Investigation into daycare evacuation law prompts change - News, Weather & Sports

Investigation into daycare evacuation law prompts change

Tom Buford Tom Buford

LOUISVILLE, KY (WAVE) - A WAVE 3 Troubleshooter investigation gets results as local daycares make changes to protect the safety of children. Troubleshooter Eric Flack exposed hundreds of local daycare centers not following a law requiring emergency evacuation plans. That story has now prompted the state of Kentucky to take action.

Cheryl Fekete believes daycare centers in Kentucky are finally getting the message, thanks to the Troubleshooter investigation.

"I think it helped the providers realize they do have a responsibility," Fekete said. "That the children's safety does come first."

Troubleshooter Eric Flack uncovered a staggering number of daycares not following a law requiring a written emergency evacuation plan for fire, natural disaster, or other catastrophe.

Fekete, Training Manager at Community Coordinated Child Care, a non-profit group that helps daycare centers meet state standards, said her groups phones are lighting up, "Since your story first aired two weeks ago," Fekete said. "We are swamped with phone calls."

4-C is now holding monthly training sessions to show managers what they need to comply with the new law. Providers may register for training by clicking here.

The new law requiring the emergency evacuation plans went into effect December 31. The Troubleshooter investigation discovered as of July, 1,975 day care and child care centers in Kentucky still didn't have emergency evacuation plans on file. That's 88 percent, and the numbers are even worse locally.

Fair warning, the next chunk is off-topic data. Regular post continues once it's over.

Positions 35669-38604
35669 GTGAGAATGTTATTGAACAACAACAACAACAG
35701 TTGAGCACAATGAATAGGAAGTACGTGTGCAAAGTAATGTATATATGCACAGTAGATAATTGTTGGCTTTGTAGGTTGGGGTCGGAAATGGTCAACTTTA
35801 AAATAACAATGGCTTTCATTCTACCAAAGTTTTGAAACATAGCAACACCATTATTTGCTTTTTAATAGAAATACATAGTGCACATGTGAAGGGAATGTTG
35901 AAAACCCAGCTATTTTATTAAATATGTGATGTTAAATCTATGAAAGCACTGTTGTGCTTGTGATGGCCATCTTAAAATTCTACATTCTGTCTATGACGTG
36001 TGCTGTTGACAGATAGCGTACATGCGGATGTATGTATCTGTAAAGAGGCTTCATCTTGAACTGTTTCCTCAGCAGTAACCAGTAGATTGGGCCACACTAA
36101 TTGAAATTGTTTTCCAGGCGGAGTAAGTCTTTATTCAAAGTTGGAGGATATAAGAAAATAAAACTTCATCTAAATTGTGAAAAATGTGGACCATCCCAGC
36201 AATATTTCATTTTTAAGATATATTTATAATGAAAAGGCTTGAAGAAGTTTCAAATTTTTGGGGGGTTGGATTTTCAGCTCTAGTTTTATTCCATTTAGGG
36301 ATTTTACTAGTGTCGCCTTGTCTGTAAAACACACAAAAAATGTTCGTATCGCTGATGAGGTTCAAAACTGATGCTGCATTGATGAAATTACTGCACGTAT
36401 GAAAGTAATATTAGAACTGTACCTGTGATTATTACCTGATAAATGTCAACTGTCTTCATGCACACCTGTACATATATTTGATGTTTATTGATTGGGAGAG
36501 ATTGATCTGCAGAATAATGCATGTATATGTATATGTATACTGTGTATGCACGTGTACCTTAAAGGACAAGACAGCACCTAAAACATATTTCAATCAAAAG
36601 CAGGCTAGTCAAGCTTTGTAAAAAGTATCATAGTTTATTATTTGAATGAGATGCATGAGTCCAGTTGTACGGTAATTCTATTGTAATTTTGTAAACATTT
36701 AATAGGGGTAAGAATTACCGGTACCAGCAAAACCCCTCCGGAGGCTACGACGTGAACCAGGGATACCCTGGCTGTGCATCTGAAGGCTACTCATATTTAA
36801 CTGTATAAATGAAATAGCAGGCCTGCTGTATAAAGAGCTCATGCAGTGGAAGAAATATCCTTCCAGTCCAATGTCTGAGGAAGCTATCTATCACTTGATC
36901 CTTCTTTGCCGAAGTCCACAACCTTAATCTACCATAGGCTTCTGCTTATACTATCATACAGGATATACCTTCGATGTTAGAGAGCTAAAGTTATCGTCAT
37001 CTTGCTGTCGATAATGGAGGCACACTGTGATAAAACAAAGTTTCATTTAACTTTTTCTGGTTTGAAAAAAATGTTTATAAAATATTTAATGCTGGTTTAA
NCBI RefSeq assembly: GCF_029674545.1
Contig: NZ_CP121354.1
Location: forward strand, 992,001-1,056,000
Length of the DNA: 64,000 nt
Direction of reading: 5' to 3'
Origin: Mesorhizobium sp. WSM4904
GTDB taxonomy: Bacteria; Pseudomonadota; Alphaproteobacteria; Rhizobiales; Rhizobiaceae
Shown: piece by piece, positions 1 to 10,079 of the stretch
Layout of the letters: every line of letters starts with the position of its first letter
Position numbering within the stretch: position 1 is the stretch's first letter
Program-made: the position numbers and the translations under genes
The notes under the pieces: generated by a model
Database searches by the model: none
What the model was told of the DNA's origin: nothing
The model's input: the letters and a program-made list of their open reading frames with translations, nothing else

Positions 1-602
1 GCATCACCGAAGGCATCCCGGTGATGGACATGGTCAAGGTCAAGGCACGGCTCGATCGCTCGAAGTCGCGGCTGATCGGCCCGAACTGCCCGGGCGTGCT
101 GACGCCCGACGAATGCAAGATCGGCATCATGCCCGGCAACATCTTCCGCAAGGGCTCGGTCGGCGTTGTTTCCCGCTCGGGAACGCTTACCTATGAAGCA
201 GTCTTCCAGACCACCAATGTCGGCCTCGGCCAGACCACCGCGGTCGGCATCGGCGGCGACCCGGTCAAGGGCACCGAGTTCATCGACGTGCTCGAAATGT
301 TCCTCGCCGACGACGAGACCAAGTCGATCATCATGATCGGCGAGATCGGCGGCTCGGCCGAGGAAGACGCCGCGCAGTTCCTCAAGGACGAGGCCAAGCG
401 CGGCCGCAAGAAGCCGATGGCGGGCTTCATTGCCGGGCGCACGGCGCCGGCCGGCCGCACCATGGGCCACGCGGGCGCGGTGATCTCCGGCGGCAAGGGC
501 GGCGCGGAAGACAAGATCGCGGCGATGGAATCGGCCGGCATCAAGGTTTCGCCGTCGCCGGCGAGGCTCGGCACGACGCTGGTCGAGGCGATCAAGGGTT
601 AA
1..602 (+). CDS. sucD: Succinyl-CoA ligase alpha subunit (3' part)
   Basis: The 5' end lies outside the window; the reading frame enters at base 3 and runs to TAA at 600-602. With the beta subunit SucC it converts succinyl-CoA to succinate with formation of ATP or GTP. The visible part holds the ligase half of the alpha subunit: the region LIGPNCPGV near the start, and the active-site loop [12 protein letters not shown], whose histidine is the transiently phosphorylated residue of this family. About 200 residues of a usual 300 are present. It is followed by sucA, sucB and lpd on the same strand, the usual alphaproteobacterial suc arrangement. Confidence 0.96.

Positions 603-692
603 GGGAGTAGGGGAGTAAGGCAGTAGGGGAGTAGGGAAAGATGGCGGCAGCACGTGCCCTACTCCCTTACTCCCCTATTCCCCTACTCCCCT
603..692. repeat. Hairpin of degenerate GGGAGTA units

Senator Tom Buford wrote the law and told us this summer the Kentucky Cabinet for Health and Family Services was supposed to enforce it but hasn't been. After the story aired, spokesman Jill Midkiff responded by saying the cabinet thought the wording of the law meant day care centers have until the end of the year to submit the plans. Now, Midkiff and the cabinet has changed its tune.

In an email, Midkiff said inspectors doing annual reviews have started citing day cares that don't have emergency evacuation plans in place, using existing statutes already on the books. She wrote:

The Division of Regulated Child Care surveyors are inspecting for the Emergency preparedness plan during annual survey visits. If the facility/certified home is found to be non-compliant with this statute, we are citing them under the following regulations:

· Certified homes - 922 KAR 2:100, Section 17, 1 (d) 5 - The certified family child-care home provider shall develop written information that specifies the policy regarding emergency pick up.

· Licensed providers - 922 KAR 2:110, Section 3, (11) - A written plan and diagram outlining the course of action in the event of natural or manmade disaster, posted in a prominent place.

The violations are listed in a statement of deficiency and a plan of correction is requested from the provider.

Fekete said the loophole was created by a lack of coordination between the lawmakers writing the new regulations and the cabinet, who is responsible for enforcing it.

"The state realized they needed time to give child providers time to fulfil their obligation and write their plans," Fekete said. And by all indications the time has come.

Daycare providers may download all the state provided documentation on the emergency plan by clicking here.

Providers are required to send their plans to their local emergency management organization. For a county by county list of emergency management officials click here.

For the child care emergency disaster preparedness technical assistance guide, click here.

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